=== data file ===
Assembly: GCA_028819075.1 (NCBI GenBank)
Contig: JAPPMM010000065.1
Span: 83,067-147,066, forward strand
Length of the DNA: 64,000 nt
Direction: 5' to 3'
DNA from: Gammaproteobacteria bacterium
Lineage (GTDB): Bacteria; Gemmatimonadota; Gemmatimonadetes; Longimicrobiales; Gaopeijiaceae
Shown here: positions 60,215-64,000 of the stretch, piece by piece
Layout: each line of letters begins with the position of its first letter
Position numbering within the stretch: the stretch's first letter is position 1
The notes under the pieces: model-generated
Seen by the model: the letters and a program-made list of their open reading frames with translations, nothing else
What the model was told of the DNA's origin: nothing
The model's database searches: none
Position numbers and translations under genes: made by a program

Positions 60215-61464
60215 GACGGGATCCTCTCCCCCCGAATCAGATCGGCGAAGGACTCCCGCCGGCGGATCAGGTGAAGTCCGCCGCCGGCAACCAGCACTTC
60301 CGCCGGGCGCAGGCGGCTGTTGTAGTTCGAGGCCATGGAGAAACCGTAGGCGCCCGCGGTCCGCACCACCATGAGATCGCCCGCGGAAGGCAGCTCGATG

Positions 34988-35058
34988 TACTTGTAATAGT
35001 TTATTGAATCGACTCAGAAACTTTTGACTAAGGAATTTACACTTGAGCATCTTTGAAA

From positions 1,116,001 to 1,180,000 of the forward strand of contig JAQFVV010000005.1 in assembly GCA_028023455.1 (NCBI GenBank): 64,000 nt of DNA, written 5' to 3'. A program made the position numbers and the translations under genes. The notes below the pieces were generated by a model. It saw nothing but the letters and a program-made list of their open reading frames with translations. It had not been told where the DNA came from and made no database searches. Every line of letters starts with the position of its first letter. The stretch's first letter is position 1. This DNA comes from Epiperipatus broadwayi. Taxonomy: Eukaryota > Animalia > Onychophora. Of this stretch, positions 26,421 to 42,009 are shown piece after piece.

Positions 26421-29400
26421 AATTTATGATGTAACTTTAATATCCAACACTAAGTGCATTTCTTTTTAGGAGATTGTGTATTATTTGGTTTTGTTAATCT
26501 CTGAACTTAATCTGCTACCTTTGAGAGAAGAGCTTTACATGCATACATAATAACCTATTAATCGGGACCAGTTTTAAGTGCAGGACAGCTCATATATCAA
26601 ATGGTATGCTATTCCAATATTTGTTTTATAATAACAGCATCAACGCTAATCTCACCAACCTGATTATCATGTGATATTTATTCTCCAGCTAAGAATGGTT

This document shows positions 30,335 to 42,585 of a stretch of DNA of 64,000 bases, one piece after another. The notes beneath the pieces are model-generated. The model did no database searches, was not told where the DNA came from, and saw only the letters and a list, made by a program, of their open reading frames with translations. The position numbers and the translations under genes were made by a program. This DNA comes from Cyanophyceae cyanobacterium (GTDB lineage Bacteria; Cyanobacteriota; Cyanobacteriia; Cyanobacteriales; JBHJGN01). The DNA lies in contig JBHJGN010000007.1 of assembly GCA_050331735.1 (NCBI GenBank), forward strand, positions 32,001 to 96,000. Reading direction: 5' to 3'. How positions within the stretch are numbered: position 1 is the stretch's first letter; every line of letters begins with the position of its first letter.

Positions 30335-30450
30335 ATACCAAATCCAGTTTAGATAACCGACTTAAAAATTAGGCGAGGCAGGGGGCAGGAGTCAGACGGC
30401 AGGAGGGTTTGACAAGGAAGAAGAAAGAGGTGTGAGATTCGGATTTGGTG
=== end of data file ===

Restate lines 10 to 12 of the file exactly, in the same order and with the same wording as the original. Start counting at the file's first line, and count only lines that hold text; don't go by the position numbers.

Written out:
Position numbering within the stretch: the stretch's first letter is position 1
The notes under the pieces: model-generated
Seen by the model: the letters and a program-made list of their open reading frames with translations, nothing else